The first I ever heard about THE DAZZLE OF DAY was an off-hand aside in a blog post by Mary Anne Mohanraj. She mentioned a book about Esperanto-speaking Quakers in space. As an Esperanto-Speaking Quaker Science Fiction fan, it was hard to escape the conclusion that Molly Gloss must have reached into my head and written a book just for me. I was dismayed to find the book out of print, but a week or so later, my brother presented me with a copy he'd scored of Amazon.
Based on the premise, I was expecting the book to be a lot of fun. It wasn't. But what it was was breathtakingly beautiful. The prose. I'd quote it, but I just want to quote the whole thing.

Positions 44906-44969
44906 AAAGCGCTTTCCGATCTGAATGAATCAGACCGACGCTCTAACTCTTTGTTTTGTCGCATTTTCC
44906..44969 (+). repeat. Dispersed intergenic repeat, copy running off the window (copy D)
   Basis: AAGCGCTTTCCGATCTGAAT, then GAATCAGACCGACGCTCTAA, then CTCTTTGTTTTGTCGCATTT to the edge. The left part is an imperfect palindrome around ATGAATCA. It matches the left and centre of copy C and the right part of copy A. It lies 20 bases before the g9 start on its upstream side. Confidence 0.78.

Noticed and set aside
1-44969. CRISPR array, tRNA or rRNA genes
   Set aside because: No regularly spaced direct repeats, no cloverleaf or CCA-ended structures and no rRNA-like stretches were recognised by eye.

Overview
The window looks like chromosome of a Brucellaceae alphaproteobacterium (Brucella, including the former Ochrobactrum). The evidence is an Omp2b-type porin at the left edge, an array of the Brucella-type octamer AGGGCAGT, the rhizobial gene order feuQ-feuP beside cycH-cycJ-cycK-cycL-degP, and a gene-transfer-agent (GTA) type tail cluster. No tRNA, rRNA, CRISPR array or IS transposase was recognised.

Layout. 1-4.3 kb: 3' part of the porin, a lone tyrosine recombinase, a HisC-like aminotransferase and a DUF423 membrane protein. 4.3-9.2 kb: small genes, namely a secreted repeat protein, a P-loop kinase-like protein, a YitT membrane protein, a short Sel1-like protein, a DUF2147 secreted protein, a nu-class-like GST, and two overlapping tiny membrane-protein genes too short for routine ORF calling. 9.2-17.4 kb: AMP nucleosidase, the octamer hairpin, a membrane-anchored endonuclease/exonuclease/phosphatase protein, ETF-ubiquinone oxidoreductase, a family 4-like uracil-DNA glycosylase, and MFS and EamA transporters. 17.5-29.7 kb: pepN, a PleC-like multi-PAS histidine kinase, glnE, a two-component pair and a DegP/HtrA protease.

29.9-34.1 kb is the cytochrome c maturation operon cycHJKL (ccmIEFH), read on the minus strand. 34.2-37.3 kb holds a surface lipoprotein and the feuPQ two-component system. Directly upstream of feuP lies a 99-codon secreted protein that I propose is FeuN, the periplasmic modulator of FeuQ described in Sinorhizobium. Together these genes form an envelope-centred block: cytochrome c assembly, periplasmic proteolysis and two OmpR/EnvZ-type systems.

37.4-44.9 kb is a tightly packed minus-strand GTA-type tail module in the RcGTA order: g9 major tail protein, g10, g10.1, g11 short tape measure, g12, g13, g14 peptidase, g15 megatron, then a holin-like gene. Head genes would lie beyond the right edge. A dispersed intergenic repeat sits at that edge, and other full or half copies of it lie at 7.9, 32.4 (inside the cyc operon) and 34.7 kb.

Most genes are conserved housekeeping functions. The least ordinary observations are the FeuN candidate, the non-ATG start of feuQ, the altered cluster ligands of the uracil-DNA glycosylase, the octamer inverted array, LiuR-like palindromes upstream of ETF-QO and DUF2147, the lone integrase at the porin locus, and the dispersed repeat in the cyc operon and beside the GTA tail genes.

It's also become my staple recommendation to anyone wanting to learn more about Quakerism. The story chronicles the journey a generation ship full of Quakers takes away from a badly-depleted Earth, in search of a new homeworld. The entire ship and all its business are run on Quaker process; presented in a way that's both accurate and accessible to folks who aren't already familiar. Science Fiction fans are no strangers to being dropped in the middle of alien cultures and introduced to them over the course of the story. In DAZZLE, Gloss uses that trick to catch readers up on Quaker society and business, and it works brilliantly.
Gloss has a new short story, The Grinnell Method, up at Strange Horizons. I've only just started it, but I'm looking forward to reading the rest.